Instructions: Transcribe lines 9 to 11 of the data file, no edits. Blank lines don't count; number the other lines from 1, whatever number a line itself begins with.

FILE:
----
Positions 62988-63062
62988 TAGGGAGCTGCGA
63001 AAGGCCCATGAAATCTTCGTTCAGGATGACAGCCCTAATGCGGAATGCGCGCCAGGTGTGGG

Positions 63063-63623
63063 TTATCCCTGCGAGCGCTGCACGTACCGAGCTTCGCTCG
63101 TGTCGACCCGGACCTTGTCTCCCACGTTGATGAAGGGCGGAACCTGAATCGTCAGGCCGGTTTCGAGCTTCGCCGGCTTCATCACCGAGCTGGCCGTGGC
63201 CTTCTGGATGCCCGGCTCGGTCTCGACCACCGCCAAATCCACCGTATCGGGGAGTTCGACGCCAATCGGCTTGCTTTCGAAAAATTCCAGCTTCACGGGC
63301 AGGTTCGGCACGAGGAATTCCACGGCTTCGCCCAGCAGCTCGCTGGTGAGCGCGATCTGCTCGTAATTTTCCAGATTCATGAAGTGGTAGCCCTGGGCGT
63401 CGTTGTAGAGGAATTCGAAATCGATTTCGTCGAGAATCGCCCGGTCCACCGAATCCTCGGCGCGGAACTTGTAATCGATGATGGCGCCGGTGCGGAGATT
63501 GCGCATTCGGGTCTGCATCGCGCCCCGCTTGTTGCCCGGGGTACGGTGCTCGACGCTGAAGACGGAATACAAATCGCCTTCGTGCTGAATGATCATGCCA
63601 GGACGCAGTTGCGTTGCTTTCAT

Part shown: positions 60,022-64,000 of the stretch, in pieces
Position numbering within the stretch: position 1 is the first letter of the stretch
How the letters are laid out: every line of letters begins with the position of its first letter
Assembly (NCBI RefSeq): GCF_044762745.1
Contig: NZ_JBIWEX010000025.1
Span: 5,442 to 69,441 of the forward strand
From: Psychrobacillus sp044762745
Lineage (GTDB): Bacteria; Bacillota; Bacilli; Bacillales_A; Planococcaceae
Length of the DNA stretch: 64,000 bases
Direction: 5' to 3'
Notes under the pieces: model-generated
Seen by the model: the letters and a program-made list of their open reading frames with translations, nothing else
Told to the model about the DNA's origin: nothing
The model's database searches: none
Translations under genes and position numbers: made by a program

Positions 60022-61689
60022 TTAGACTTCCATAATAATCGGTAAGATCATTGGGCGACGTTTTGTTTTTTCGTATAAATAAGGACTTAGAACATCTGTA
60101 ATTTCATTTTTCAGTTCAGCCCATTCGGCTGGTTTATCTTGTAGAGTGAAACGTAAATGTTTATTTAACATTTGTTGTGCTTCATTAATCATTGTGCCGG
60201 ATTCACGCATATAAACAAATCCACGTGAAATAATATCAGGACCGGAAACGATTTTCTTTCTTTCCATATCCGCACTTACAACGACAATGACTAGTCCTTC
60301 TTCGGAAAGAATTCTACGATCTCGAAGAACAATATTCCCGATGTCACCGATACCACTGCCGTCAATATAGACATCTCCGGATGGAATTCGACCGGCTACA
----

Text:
63401 CGTTGTAGAGGAATTCGAAATCGATTTCGTCGAGAATCGCCCGGTCCACCGAATCCTCGGCGCGGAACTTGTAATCGATGATGGCGCCGGTGCGGAGATT
63501 GCGCATTCGGGTCTGCATCGCGCCCCGCTTGTTGCCCGGGGTACGGTGCTCGACGCTGAAGACGGAATACAAATCGCCTTCGTGCTGAATGATCATGCCA
63601 GGACGCAGTTGCGTTGCTTTCAT